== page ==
Clinical and Molecular Inflammatory Response in Sjögren Syndrome–Associated Dry Eye Patients Under Desiccating Stress




Purpose


To evaluate the response of the lacrimal function unit in Sjögren syndrome (SS)-associated dry eye patients exposed to 2 simulated daily life environmental conditions.


Design


Prospective crossover pilot study.


Methods


Fourteen female SS dry eye patients were exposed for 2 hours to a controlled normal condition (23 C, 45% relative humidity, and air flow 0.10 m/s) and a controlled adverse condition that simulates desiccating stress (23 C, 5% relative humidity, and air flow 0.10 m/s). The following dry eye tests were performed before and after the exposure: tear osmolarity, phenol red thread test, conjunctival hyperemia, fluorescein tear break-up time, corneal fluorescein staining, conjunctival lissamine green staining, and Schirmer test. Levels of 16 molecules were analyzed in tears by multiplex immunobead analysis.


Results


Clinical evaluation showed lacrimal functional unit impairment after the desiccating stress: significantly increased tear osmolarity (315.7 ± 3.0 vs 327.7 ± 5.1 mOsm/L, P = .03), conjunctival hyperemia (1.3 ± 0.1 vs 1.6 ± 0.1, P = .05), and corneal staining in temporal (3.5 ± 0.5 vs 4.7 ± 0.4, P = .01) and nasal (3.6 ± 0.5 vs 4.5 ± 0.5, P = .04) areas. Tear concentrations increased for interleukin-1 receptor antagonist (16 557.1 ± 4047.8 vs 31 895.3 ± 5916.5 pg/mL, P = .01), interleukin-6 (63.8 ± 20.2 vs 111.5 ± 29.6 pg/mL, P = .02), interleukin-8 (2196.1 ± 737.9 vs 3753.2 ± 1106.0 pg/mL, P = .03), and matrix metalloproteinase-9 (101 515.6 ± 37 088.4 vs 145 867.1 ± 41 651.5 pg/mL, P = .03). After the simulated normal condition, only a significant increase in nasal corneal staining (2.9 ± 0.5 vs 3.6 ± 0.5, P = .03) was observed.


Conclusions


Even a short exposure to a desiccating environment can produce a significant deterioration of the lacrimal function unit in female SS dry eye patients. The often unnoticed exposure to these conditions during daily life may increase inflammatory activity rapidly, triggering an ocular surface deterioration.


Dry eye disease is characterized by ocular discomfort, visual disturbance, and tear film instability, as well as increased tear film osmolarity and lacrimal functional unit inflammation. It is considered one of the most common eye disorders among adults worldwide. Its prevalence has been estimated to be 4.34% in men and 7.8% in women in the United States. It is also one of the main reasons for seeking eye care among older people because its overall risk rises by 1.06 for each increased decade. Sjögren syndrome (SS) is a chronic systemic autoimmune disease characterized by lymphocytic infiltration of the exocrine glands and mucosal epithelia, resulting in dry eye as well as dry mouth. This condition causes one of the most severe types of dry eye disease; the prevalence of its primary type varies greatly, from 0.09% to 2.7% depending on the diagnostic criteria used. However, what is really evident is that SS has a strong female propensity, with ratios (female to male) as high as 20:1 reported in some populations.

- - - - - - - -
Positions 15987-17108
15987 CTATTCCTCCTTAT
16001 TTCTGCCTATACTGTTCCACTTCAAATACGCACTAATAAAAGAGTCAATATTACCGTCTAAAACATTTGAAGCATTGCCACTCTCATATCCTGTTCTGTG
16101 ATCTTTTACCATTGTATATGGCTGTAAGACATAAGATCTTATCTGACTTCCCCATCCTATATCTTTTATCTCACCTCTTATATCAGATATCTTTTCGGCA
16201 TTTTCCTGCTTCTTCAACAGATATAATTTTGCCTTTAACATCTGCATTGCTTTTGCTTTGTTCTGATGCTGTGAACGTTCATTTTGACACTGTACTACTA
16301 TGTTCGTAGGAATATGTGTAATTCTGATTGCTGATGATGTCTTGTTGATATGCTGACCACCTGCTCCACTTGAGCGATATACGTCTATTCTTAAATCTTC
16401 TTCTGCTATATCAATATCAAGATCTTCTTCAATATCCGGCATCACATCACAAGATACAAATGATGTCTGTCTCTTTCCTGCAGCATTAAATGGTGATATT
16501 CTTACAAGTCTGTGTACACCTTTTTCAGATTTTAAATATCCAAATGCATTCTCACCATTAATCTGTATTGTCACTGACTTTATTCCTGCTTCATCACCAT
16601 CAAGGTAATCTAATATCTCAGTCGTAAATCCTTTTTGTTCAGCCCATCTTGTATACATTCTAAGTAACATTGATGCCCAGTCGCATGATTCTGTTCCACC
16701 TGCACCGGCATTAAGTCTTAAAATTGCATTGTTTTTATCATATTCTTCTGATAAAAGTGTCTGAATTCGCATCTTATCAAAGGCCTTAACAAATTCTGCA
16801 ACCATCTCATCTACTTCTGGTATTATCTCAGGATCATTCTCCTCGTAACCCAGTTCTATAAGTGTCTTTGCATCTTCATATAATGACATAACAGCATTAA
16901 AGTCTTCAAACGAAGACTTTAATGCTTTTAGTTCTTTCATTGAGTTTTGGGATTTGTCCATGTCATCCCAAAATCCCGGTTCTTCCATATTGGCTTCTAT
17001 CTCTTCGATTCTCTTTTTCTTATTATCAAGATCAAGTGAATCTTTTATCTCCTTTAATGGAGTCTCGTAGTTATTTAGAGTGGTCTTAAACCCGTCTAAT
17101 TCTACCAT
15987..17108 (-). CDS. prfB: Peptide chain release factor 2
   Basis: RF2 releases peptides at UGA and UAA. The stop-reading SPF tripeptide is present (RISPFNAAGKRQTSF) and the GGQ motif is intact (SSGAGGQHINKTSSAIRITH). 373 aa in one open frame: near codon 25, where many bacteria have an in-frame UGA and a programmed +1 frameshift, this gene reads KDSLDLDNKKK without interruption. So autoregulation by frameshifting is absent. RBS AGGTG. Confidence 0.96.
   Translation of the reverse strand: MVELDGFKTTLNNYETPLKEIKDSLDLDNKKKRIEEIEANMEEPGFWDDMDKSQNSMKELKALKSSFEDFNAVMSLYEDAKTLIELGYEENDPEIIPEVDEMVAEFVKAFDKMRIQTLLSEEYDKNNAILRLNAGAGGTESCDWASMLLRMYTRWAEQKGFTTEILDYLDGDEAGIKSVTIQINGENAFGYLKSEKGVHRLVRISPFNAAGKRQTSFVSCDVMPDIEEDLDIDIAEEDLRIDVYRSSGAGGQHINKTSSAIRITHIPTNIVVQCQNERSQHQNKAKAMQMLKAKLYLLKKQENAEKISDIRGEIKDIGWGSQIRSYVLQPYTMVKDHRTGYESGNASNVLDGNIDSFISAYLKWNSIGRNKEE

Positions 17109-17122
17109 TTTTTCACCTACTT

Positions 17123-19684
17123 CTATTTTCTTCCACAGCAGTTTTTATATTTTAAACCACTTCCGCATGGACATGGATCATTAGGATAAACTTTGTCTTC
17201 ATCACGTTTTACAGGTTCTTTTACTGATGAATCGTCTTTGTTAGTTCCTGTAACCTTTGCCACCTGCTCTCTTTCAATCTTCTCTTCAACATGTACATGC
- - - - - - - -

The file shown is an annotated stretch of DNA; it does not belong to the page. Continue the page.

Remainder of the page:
Ocular discomfort (including dry eye feeling) is the second most reported symptom in artificially created environments, where people living in urban areas spend most of their time. These indoor environments tend to alter the tear film because of their low humidity, and high air flow occurring inside conventional buildings, airplanes, and vehicles also tends to produce dry eye. The use of visual display terminals has grown exponentially worldwide, which further negatively impacts dry eye prevalence. The percentage of office workers using these devices and being diagnosed with dry eye has increased up to 10% and 21% in male and female Japanese office workers, respectively. Adverse environmental conditions could trigger the exacerbation of properly managed dry eye patients or borderline subjects. Therefore, our research group and others have studied the clinical and tear changes occurring in dry eye patients after exposing them to several desiccating conditions to evaluate how the lacrimal functional unit responds to a controlled adverse environment. However, we were not able to find in the literature reports addressing the variation of tear molecules occurring only in SS-associated dry eye patients when being exposed to controlled adverse conditions, in spite of the following 2 well-known facts: first, inflammation plays a major role in dry eye disease ; and second, concentrations of some tear molecules in severe dry eye patients are consistently different from those of healthy subjects.